Sitting in a small 6×6 feet room in a narrow bylane in Channapatna, 30-year old Suneeta is giving final touches to a wooden bangle.She was forced to do odd jobs for nearly a decade after China-made copies of Channapatna designs flooded the market. But the recent efforts to revive the traditional woodcraft have brought back smiles to the faces of hundreds of artisans here.
“I’m excited to be back and do what my family had been doing for generations,” says Suneeta as she gives shape to a piece of wood.
And this year, so far, has been particularly good, with the Channapatna wood craft being chosen to be showcased at the London Design Fair 2017 scheduled from Septem ber 21-24.
Located about 70 km from Bengaluru on the Mysuru highway, Ramanagara’a Channapatna town is a crafts cluster of over 3,000 traditional artisans engaged in making lacquerware. They use the technique of lacquering by which wood is turned on a lathe and given different shapes, mostly circular. While it is being turned, the wood is given a coating of resin lac and paint and polished with a screwpine leaf which helps spread the lacquer and give the wood a shine.
The wood used is hale or writia tinctoria, a soft wood found locally and which lends itself easily to the turning operation.
All set for the London Design Fair, a four-day industry event that brings together 500 exhibitors from 28 countries, including independent designers, established brands, international country pavilions, features, and exhibitions, the Channapatna wood craft finally seems to be on the revival path after a decade-long lull.
Guiding the hopeful artisans is architect and designer Atul Johri who blends the traditional wood art with avant-garde designs. “This is perhaps the first time that Channapatna wooden ware is traveling this far. We at Tulsi collections under Atul Johri Designs have gone beyond the common napkin rings and candle holders. There will be vases Flower Girl dress, glass chimney holders, board games, tableware such as salt pepper cellars, spice jars, coasters, lacquered bowls, cookie jars, and fash ion accessories to name a few. Lamps will be a big attraction,” says Johri who moved from Delhi to Bengaluru in 2004, and made Channapatna his home three years later.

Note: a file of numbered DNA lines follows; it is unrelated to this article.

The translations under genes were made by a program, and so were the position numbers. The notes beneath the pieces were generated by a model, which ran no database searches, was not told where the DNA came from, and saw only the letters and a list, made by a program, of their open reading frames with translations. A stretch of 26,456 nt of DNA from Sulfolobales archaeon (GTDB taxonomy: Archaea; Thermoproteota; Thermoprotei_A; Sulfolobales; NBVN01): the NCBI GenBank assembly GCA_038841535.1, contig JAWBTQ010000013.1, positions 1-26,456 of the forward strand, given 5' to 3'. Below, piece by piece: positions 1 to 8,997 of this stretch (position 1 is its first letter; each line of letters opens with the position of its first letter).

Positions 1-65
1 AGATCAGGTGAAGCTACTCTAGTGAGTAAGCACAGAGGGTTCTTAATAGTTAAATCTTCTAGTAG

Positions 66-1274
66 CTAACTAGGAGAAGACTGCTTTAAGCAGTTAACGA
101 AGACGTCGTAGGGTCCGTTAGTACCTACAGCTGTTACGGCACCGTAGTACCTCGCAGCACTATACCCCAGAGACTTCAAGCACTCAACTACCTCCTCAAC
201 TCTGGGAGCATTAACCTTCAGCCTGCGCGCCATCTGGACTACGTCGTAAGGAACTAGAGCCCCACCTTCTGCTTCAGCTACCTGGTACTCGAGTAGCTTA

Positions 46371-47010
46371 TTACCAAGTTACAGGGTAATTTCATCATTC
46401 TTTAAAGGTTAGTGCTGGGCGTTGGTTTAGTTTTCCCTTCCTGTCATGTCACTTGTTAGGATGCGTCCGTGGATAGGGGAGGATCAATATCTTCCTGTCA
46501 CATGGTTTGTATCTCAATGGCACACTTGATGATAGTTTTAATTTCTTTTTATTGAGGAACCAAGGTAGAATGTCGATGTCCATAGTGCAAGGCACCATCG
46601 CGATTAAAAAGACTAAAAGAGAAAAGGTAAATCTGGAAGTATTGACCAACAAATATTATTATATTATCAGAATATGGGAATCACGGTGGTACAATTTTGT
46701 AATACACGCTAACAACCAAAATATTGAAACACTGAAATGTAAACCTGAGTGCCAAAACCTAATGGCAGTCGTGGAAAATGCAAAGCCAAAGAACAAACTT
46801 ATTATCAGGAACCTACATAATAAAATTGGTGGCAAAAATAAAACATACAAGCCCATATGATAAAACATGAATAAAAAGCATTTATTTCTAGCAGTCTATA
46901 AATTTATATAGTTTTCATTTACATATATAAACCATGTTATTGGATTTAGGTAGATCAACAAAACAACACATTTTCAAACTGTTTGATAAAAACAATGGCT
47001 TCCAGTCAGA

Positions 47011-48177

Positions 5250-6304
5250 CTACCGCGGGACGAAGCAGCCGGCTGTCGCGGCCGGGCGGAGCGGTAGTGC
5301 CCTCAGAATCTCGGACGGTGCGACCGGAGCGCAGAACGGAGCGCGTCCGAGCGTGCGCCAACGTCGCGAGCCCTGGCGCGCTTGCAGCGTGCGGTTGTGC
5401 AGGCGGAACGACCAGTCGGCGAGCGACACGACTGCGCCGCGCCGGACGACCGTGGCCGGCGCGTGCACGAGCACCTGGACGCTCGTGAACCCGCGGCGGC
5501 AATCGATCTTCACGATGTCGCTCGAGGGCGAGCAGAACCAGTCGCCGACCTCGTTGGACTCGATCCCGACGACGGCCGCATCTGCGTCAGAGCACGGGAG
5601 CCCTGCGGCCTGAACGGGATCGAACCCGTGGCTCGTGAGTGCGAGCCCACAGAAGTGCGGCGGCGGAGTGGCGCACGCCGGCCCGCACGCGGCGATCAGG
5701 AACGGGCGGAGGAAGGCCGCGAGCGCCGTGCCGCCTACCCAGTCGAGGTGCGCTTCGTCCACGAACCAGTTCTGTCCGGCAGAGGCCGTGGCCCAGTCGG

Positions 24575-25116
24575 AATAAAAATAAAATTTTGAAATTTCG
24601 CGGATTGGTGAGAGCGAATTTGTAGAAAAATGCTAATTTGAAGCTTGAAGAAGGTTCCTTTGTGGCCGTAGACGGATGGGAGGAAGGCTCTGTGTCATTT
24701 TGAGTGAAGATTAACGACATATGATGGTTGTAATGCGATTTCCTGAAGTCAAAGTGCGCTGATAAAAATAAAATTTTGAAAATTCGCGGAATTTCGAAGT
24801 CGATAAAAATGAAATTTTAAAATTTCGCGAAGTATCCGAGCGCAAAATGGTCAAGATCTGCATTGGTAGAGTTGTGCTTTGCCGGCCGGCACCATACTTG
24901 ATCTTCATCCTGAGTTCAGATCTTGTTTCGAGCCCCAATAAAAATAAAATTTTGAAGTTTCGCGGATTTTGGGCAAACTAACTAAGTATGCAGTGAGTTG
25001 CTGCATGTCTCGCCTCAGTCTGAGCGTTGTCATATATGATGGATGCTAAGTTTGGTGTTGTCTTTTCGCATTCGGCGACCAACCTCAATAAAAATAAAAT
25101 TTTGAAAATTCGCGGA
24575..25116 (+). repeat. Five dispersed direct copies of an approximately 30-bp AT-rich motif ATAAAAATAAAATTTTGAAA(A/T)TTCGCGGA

The key to the revival of Channapatna’s traditional wooden ware is to create an exclusive product line that catches the fancy of corporate clients. Designers have been collaborating with corporate houses to get bulk orders for these colourful eco-friendly wares.
Sandesh India, a non-governmental organization, has also been working to impart vocational training in toy making to differently abled children. “The products are made by artisans in Channapatna and assembled by these children,” said an artisan.
Article by Seetha Lakshmi from TOI